Weimar California: Some Bauhaus-Inspired Questions for Designers and PMs
kellan wrote recently that so much blogging on tech today is all answers, no questions. Inspired and in agreement, I want to ask some questions that have been rattling in the back of my mind for years, heightened by a visit last summer to the Bauhaus Archive in Berlin:
What would a Bauhaus for contemporary consumer tech products look like? Could there be one?
For most non-designers, the remaining legacy of Bauhaus is too diffuse to really see; it’s truly everywhere. Your office conference room chairs? Marcel Breuer-inspired. The font in the new version of iOS? Joost Schmidt-descended. As a radical school of design that lasted little more than a decade in interwar Germany, to say it still has an outsize influence on life (and tech products) is an understatement.
“The ultimate goal of all art is the building! This world of mere drawing and painting of draughtsmen and applied artists must at long last become a world that builds.”
Bauhaus was sparked with a manifesto, quoted above. It is a sweeping statement that art, craft, and technology ought to be combined in a near-revolutionary mode of creation for the common good. A group of what today we would today probably call “creators” saw the new possibilities of mechanical production misdirected, artless, not serving everyday human needs. They wanted to build things better.
Walter Gropius wrote the Bauhaus manifesto in ardent belief that technological objects have social ramifications. He saw learning to build them well as artists’ personal and collective responsibility.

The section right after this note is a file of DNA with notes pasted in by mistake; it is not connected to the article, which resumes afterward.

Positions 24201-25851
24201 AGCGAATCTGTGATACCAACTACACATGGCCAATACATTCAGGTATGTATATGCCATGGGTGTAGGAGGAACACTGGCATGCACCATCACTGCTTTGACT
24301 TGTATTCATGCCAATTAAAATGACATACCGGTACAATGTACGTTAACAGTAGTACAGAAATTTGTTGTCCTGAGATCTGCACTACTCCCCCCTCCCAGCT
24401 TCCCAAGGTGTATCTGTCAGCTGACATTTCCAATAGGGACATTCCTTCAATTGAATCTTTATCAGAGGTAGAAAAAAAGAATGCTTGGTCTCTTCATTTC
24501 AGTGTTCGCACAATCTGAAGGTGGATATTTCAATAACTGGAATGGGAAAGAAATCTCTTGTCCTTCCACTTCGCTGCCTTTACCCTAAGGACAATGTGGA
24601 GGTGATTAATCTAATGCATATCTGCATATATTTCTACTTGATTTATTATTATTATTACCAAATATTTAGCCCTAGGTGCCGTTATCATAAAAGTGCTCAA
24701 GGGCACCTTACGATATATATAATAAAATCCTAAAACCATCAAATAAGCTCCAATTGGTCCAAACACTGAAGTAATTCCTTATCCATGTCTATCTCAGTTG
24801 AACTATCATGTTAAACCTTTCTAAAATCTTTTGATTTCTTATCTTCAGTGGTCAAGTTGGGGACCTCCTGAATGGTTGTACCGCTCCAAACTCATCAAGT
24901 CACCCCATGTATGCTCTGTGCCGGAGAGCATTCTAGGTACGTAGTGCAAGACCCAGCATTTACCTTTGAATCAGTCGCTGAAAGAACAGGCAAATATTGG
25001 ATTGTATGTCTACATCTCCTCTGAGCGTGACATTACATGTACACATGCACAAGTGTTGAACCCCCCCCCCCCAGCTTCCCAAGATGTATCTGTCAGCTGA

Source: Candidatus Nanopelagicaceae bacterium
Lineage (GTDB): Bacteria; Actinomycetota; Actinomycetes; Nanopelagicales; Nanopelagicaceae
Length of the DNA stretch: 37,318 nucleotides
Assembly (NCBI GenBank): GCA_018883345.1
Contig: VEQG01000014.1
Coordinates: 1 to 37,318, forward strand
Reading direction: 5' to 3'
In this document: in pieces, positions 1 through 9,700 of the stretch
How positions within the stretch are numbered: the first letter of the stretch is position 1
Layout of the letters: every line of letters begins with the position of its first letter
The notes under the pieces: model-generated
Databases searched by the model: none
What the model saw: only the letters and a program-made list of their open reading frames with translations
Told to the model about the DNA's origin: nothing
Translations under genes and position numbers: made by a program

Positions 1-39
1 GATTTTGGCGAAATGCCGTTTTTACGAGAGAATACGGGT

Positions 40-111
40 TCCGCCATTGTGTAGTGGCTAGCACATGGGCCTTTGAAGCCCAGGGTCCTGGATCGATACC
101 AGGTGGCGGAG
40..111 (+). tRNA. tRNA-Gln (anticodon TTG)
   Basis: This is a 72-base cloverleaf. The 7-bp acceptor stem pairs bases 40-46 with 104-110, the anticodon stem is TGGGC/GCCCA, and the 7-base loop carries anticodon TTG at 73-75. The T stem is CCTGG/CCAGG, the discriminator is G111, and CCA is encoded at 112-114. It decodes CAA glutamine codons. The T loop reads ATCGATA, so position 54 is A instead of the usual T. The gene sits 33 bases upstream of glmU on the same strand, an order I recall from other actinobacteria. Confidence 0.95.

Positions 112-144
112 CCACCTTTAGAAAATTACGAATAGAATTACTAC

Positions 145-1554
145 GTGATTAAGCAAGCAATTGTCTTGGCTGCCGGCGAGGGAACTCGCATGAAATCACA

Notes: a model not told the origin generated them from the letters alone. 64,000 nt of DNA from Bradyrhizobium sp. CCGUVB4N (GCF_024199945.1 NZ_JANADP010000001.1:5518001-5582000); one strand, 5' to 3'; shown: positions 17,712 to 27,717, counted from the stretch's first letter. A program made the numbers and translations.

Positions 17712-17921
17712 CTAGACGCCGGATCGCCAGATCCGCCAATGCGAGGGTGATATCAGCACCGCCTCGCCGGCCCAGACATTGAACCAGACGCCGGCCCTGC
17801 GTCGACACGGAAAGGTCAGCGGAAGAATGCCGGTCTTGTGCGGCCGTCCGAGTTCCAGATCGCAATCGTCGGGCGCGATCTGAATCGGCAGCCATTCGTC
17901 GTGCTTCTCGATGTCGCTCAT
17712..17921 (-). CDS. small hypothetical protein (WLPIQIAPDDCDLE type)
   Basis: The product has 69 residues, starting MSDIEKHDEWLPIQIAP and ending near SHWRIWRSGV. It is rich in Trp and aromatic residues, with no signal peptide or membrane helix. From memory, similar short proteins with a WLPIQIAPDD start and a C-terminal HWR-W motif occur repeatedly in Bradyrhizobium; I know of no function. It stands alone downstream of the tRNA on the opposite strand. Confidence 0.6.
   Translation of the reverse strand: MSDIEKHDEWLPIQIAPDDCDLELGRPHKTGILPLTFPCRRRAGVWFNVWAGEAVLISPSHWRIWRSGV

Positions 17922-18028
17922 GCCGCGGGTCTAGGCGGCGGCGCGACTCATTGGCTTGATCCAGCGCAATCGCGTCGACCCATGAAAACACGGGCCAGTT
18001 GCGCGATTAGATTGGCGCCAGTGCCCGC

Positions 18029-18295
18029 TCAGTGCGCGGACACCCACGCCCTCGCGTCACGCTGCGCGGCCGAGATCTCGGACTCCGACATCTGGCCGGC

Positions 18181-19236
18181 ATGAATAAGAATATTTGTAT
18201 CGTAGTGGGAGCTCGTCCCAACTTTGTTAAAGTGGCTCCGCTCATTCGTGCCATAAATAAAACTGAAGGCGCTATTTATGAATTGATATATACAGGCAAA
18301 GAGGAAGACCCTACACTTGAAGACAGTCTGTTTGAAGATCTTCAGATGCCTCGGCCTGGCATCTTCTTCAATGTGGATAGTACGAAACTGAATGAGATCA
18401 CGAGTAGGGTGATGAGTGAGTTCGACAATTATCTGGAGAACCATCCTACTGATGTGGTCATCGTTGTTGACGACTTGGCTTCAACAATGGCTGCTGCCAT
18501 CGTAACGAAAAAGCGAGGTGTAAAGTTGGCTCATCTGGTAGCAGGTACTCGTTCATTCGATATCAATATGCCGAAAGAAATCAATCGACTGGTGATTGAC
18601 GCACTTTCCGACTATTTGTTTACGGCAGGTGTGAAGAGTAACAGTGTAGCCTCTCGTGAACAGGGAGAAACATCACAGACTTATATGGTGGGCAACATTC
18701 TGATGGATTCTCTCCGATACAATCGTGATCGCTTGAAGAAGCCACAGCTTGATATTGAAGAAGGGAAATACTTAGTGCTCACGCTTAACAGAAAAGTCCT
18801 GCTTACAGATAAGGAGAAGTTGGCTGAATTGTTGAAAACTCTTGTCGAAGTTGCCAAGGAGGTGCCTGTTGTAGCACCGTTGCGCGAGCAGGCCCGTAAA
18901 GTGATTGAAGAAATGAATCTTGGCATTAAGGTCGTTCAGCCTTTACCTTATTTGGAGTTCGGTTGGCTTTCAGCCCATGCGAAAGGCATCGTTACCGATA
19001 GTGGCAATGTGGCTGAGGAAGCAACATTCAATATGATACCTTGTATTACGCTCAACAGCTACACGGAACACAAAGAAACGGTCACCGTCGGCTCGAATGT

Most product designers and managers today insulate themselves from this kind of responsibility. Move that button over there and conversion rates go up, end of story! But the products technology companies today build are used on a scale that would have been unimaginable to Gropius. Isn’t our responsibility only that much greater?
More than its manifesto or the objects it created, the crux of Bauhaus was education. A three or more year process of training ignored the mechanical ends and forced the creator to become a confident craftsman of materials. By carefully studying color, ceramics, textiles, and type entirely outside mass modes of production, she learned how to design objects that could be made in the factory with integrity. The artist was not worthy or ready for mass production until she has sufficiently understood the materials and their human effects.
This kind of “first principles” thinking that defined Bauhaus is a Muskian wet dream. What would it mean to step back and deeply understand the raw materials of apps and platforms, how they play in the light of human psychology? What even are our materials?
An example to show you I don’t mean this as just speculative intellectual drivel: Consider one of the most shoddily crafted elements of contemporary mobile products, the push notification. Perhaps the push notification could be for us what a chair was for Mies van der Rohe.
A push notification has substantial presence in others’ lives. It can be an annoyance, a joy, a day ruined, or a critical message conveyed. Many people see hundreds of them a day. As platforms, we send millions or billions a day. Is there a radical approach that could turn push notifications from ugly afterthoughts into intentional, meaningful objects?
Bauhaus was a remarkable synthesis of artistic sensibility, education, and socially minded ideology in response to massive shifts in technological possibility. Yet it is only that art part we tech product makers regularly consider from our vantage point in this new industrial revolution.
Many of us building products throw Bauhaus objects up on our mood boards: why not a bit of that ambitious ideology too? How might we craft differently?
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